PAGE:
December 2007
Volume 7, Issue 15
Free
OSA Fall Vision Meeting Abstract  |   December 2007
Optimal decoding of neural population responses in the primate visual cortex
Author Affiliations
  • Eyal Seidemann
    Univ of Texas, Austin
  • Wilson Geisler
    Univ of Texas, Austin
  • Yuzhi Chen
    Univ of Texas, Austin
Journal of Vision December 2007, Vol.7, 43. doi:10.1167/7.15.43
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      Eyal Seidemann, Wilson Geisler, Yuzhi Chen; Optimal decoding of neural population responses in the primate visual cortex. Journal of Vision 2007;7(15):43. doi: 10.1167/7.15.43.

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      © ARVO (1962-2015); The Authors (2016-present)

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Abstract

How are simple perceptual decisions formed based on noisy neural signals that are distributed over large populations of neurons in early sensory cortical areas? To begin to address this fundamental question, we used a combination of voltage-sensitive dye imaging and electrophysiology to measure directly neural population responses in the primary visual cortex (V1) of monkeys while they performed a reaction-time visual detection task. We then evaluated the ability of different candidate decoding models to detect the target from the measured neural responses. Our analysis reveals that previously proposed models for pooling neural responses over space and time are highly inefficient given the statistics of V1 population responses. We derived the optimal Bayesian decoder of V1 responses and show that it could be implemented by simple neural circuits. Finally, we show that the optimal decoder outperforms the monkey in both speed and accuracy, indicating that inefficiencies at, or downstream to, V1 limit performance in simple detection tasks.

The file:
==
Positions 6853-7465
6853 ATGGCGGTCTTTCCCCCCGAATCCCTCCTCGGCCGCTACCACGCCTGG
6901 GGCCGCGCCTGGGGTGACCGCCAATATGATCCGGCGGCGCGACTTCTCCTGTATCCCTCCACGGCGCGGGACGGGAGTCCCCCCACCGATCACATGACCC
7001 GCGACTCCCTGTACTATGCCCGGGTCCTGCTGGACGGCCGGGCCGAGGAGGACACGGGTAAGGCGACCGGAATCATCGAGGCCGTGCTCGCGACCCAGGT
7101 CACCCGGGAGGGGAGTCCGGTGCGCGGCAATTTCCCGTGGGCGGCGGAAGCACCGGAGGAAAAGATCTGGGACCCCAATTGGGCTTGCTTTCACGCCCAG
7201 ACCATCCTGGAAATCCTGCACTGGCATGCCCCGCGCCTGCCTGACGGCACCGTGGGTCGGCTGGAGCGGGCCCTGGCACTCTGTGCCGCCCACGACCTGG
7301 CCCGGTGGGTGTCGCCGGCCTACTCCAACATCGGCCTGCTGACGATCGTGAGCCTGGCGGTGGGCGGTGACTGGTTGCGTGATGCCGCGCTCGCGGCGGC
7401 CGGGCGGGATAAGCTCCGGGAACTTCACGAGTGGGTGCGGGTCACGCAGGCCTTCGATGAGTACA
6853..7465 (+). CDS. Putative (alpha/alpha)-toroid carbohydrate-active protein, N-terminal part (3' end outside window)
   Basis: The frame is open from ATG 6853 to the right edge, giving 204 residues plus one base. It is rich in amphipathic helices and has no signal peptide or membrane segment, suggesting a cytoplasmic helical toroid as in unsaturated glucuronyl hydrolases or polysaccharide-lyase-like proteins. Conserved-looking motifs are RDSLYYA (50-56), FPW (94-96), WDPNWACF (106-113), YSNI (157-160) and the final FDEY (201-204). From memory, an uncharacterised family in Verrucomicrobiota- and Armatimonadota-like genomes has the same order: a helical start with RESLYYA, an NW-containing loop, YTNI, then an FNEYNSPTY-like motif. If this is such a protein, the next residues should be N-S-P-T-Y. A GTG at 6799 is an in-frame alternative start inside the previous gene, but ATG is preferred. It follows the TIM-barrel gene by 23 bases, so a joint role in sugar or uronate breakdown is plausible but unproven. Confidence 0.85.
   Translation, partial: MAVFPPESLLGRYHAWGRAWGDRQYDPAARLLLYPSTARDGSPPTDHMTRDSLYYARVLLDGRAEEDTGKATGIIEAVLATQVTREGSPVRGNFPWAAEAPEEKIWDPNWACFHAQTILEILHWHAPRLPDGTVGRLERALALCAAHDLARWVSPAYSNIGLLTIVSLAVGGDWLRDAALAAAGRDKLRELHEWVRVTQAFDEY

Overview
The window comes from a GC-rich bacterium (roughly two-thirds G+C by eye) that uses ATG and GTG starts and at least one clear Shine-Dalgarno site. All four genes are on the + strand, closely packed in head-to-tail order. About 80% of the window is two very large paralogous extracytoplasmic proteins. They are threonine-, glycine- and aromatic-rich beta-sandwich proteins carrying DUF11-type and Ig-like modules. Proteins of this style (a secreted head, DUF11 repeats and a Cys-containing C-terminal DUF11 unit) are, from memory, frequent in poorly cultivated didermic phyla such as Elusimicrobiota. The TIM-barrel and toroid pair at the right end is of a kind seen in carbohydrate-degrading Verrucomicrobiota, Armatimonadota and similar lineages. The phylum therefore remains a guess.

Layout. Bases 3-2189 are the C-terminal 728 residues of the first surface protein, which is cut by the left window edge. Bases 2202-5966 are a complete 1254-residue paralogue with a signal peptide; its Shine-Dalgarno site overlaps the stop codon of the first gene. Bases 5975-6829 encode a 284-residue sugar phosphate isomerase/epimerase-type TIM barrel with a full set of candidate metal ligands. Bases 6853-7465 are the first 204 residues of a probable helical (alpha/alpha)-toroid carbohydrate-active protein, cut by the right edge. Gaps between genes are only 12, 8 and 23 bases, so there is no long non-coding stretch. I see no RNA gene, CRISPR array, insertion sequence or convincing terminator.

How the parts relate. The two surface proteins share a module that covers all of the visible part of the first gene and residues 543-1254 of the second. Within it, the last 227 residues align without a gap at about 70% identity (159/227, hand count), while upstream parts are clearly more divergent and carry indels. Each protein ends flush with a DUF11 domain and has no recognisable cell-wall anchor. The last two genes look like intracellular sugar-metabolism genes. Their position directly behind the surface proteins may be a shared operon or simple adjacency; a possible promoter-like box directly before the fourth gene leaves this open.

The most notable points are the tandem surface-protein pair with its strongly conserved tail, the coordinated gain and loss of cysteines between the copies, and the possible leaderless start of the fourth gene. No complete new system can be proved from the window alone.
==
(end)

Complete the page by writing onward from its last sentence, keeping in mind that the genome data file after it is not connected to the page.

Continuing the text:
Seidemann, E. Geisler, W. Chen, Y. (2007). Optimal decoding of neural population responses in the primate visual cortex [Abstract]. Journal of Vision, 7(15):43, 43a, http://journalofvision.org/7/15/43/, doi:10.1167/7.15.43. [CrossRef]
Footnotes
 This work was supported by National Eye Institute grants EY016454 and EY016752 and by a Sloan Foundation Fellowship
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